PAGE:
A terminally ill man, who plans to travel to Switzerland to end his life, says UK lawmakers have “failed” people on assisted dying laws.
David Peace was diagnosed with motor neurone disease (MND) in 2019.
He can no longer speak or swallow, receives nutrition through a tube into his stomach, and fears choking to death every day.
The 73-year-old, from Westminster, said he is not suicidal but is reluctantly choosing to end his life prematurely so he is spared “intolerable” suffering in future.
The current law on assisted dying means he needs to travel abroad before his disease progresses to the extent that he cannot manage the journey or administer the medication.
He hopes to travel to Dignitas in Switzerland in the next two months.
Mr Peace, who communicates by text to voice software on his iPad, said: “Reluctantly I’m being propelled to bring forward my death by the relentless attacks on my body, with no hope of relief or cure, and no legal or dignified remedy in Britain other than continual suffering with more and more pills, opiates and sedation, tubes into the throat and other intervention.”
He added: “If the law in the UK were different my life would be longer and my end of life would not entail the hassle and difficulty of international travel at the most vulnerable point in my life.”
What is the current law in the UK?
Assisted dying is banned in England, Wales and Northern Ireland, with a maximum prison sentence of 14 years.
But a private member’s Bill, which would allow terminally ill adults to legally seek assistance to end their lives, will have its second reading in Parliament next week.
If passed, the Bill would enable adults who are of sound mind and have six months or less to live to be provided with life-ending medication with the approval of two doctors and a High Court judge.
A public consultation on a similar Bill was launched in Scotland last month.
MPs voted against an assisted dying Bill in 2015, with 330 against and 118 for the proposals.
What are the arguments for and against changing the law?
Those who oppose a law change say it would place pressure on people to end their lives and that the current laws protect the vulnerable.
Mr Peace said the legislation is needed to “rectify the dire lack of choice and control” for people with terminal illnesses, and it would offer them “a true choice, not an obligation, with proper safeguards to protect against coercion or depression”.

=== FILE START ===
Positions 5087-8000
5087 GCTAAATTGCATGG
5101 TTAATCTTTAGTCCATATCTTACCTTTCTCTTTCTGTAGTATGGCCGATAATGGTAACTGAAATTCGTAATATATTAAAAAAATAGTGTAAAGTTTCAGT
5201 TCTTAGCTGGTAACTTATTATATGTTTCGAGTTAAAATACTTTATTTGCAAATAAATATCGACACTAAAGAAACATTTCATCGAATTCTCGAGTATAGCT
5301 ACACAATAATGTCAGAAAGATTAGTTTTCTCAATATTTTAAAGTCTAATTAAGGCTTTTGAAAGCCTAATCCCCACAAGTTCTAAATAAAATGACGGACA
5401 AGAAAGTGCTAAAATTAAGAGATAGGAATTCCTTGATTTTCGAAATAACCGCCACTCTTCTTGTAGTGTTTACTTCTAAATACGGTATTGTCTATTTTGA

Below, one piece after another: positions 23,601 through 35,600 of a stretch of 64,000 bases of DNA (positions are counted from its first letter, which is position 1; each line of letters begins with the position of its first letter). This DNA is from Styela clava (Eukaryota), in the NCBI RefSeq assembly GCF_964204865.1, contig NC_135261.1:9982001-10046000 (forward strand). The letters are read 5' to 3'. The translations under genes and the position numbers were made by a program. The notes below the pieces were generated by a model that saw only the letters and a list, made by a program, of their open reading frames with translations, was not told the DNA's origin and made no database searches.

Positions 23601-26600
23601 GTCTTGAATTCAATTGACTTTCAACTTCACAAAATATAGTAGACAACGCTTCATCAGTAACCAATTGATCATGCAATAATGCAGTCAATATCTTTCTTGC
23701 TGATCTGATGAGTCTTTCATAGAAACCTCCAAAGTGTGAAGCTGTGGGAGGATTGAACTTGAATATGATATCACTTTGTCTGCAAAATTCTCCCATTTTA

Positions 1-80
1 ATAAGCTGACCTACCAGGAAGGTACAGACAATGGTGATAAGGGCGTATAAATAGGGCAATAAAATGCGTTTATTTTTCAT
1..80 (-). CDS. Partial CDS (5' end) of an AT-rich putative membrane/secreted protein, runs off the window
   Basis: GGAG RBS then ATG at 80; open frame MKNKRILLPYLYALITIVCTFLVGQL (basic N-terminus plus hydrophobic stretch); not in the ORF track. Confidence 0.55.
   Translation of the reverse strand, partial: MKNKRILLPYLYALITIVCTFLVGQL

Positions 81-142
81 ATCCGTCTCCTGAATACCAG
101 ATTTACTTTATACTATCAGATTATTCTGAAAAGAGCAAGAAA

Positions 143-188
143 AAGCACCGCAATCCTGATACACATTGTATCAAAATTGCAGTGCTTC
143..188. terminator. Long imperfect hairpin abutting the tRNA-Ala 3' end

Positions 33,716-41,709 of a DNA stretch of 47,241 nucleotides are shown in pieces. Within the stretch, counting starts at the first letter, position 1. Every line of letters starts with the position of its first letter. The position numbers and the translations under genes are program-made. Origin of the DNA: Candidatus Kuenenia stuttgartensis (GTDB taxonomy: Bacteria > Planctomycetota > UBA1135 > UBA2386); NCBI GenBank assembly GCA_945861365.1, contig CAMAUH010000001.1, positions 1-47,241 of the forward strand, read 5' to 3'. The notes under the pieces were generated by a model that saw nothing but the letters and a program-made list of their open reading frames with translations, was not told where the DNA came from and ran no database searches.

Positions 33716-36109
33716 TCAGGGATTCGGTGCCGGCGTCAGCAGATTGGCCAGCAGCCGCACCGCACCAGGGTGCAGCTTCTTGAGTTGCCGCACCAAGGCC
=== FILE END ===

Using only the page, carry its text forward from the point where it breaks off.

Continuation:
A change in the law is “long overdue”, he said, adding: “Our legislators have failed us thus far.”
What do the majority of people think about it?
Polling for the charity Dignity in Dying suggests 74% of British people want Parliament to back the Bill.
70% want to see assisted dying legalised by the next general election, according to the YouGov survey of 1,733 adults on October 7 and 8.
Half (52%) of respondents said they have witnessed the suffering of a terminally ill loved one.
Just 9% of those surveyed said parliamentarians should vote against the Bill.
Mr Peace said it is “heartening, but not surprising” to see such strength of public support.
Those objecting on religious grounds “must not impose their beliefs on others”, he said, while those morally opposed “must search their consciences”.
He added: “Who would not like to have a choice?”
A Ministry of Justice spokesman said: “Our sympathies remain with the families and loved ones affected by these deeply upsetting cases.
“Any change to the law in an area of such sensitivity and importance must be for individual MPs to consider rather than a decision for government.”
Where can you get help if you are struggling?
The NHS and several charities across the UK offer various resources and helplines for people who need help and for people who think someone they care about needs support.
Mind has a helpline on 0300 123 3393.
The Samaritans, which helps people who feel suicidal, can be contacted on 116 123.
The NHS has a resource page offering more information here.